Should third party insurance be compulsory for bicycles?

This page is directly copy/pasted from Western Australia’s Westcycle

In recent media there has been a lot of talk regarding a compulsory third party insurance scheme for bike riders. At times it has come from surprising sources such as Mayor Jock Barker from the Town of Claremont. Such dramatic calls need to be supported with factual information rather than an emotional knee jerk response.

For the record WestCycle supports the fact that riders should be insured, both for personal accident and third party. In fact cycling organisations financially benefit from people having insurance. The part we disagree with is the ‘compulsory’ part. It fails to consider the facts and understand the outcomes of such a decision.

The calls for compulsory third party insurance are based on a desire for pedestrians to be able to claim in the case of being hit by a cyclist. In order to assess the merits of a compulsory scheme we need to understand the risk. A pedestrian is far more likely to be killed by a range of things other than a bicycle. For example:

  • Twice as likely to be struck and killed by lightning*
  • 23 times more likely to trip on a path and be killed*
  • 700 times more likely to be killed by a motor vehicle whilst being a pedestrian*

 

Recently on a radio interview with the ABC, Mr Harold Scruby, CEO of the Pedestrian Council of Australia, made comment that he would like to see people off bicycles due to the threat they present to pedestrians. Consider for a moment that you are 700 times more likely to be killed by a car than a bike and you would expect Mr Scruby to be advocating for measures to protect pedestrians from motorists. This example clearly highlights the emotional calls that are forgetting the factual information. Unfortunately, it’s the emotional arguments that get the media attention.

There are three key points to be considered with a compulsory third party insurance scheme:

  1. How many riders have 3rd insurance at the moment?
  2. What’s the cost of the scheme versus the benefit?
  3. What are the broader community impacts of it?

Who is already covered?

If you are a member of a cycling organisation, which has insurance included, then you will have third party insurance. Thousands of riders in Western Australia are members of organisations such as Bicycling Western Australia, Mountain Bike Australia or Cycling Australia and therefore have the insurance. For those that aren’t (and we wish you were), most home and contents policies include public liability coverage. We did a scan of a range of common Home and Contents Policies to ascertain which ones included the cover, below is a snapshot. Based on this we are going to make the assumption that the majority of people riding bikes have the 3rdparty insurance that people are currently calling to become compulsory.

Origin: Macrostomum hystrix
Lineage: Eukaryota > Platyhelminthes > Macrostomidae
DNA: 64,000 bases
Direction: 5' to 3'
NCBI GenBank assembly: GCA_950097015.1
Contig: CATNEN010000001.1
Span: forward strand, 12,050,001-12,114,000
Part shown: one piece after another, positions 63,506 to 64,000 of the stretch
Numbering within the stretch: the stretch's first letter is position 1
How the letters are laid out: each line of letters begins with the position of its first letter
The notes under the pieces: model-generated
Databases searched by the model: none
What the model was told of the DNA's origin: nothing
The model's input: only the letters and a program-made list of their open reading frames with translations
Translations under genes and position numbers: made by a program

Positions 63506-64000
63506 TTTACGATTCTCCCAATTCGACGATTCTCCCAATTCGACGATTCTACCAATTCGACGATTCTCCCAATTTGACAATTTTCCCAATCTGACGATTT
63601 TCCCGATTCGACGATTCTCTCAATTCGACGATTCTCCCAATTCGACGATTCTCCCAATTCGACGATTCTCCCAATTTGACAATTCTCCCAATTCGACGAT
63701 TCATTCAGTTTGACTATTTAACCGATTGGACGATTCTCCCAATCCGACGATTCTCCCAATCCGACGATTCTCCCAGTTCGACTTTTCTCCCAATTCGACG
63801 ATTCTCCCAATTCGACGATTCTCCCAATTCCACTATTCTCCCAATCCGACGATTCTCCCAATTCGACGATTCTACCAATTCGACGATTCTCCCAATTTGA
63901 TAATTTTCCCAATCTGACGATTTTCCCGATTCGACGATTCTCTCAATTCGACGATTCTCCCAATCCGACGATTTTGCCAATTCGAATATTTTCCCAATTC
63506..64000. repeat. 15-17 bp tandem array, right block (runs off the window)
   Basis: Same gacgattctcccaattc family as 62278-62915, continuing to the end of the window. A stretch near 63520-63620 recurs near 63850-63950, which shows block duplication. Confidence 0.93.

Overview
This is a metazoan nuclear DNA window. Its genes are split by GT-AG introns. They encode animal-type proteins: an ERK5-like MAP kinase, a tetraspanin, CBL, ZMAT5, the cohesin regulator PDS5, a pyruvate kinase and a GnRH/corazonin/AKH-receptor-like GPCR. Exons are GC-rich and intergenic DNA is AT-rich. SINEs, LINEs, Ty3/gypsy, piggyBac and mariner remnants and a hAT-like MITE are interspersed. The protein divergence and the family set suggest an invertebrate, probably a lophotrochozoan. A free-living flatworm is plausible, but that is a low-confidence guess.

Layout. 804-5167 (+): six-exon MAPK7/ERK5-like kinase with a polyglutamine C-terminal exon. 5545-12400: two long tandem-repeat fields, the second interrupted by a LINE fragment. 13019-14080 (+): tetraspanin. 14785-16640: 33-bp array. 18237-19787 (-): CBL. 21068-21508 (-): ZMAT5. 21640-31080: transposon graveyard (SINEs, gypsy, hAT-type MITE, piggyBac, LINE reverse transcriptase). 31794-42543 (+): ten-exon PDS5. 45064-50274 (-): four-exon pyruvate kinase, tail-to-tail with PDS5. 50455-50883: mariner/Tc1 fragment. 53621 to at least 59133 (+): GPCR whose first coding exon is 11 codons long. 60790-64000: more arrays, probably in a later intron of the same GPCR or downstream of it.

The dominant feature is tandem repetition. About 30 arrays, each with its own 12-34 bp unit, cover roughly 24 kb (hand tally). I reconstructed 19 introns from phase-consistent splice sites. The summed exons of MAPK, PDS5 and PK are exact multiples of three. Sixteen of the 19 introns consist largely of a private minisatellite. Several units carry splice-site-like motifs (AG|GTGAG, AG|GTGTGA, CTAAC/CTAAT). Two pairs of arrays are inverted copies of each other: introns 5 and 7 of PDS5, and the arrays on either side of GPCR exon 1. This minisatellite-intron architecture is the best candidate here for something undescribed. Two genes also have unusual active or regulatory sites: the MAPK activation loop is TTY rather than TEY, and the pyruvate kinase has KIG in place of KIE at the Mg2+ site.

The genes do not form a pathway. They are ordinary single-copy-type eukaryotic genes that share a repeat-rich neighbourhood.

Insurer Cover $ 3rd Party Injury 3rd Party Property
RAC $20,000,000
AAMI $20,000,000
SGIO $20,000,000
Allianz $20,000,000
Budget Direct $20,000,000
Virgin Money $20,000,000
Real Insurance $20,000,000
Woolworths $20,000,000
Australia Post $20,000,000
Youi $20,000,000
HBF $20,000,000

 

*This is provided only has a guide, please check with your insurance company before relying on this information

What is the cost of a compulsory scheme?

Let’s consider the administration of the scheme. To be upfront the estimates used are only estimates designed not to be definitive but to paint a picture.

Considering the ratio of bikes to cars (1.4 million bikes vs 2.2 million cars) you could assume that you need an incremental 50% of the administration of the existing motor vehicle scheme. At a guess let’s say that represents an additional 1,000 people to administer and police the scheme – there are 1.4 million bikes to keep track of after all. In addition, you would need computers, office space, stationary, uniforms, training and everything else that comes with managing the program. Let’s assume the total annual cost of managing the scheme is $100,000,000 per annum – and that is just to administer it.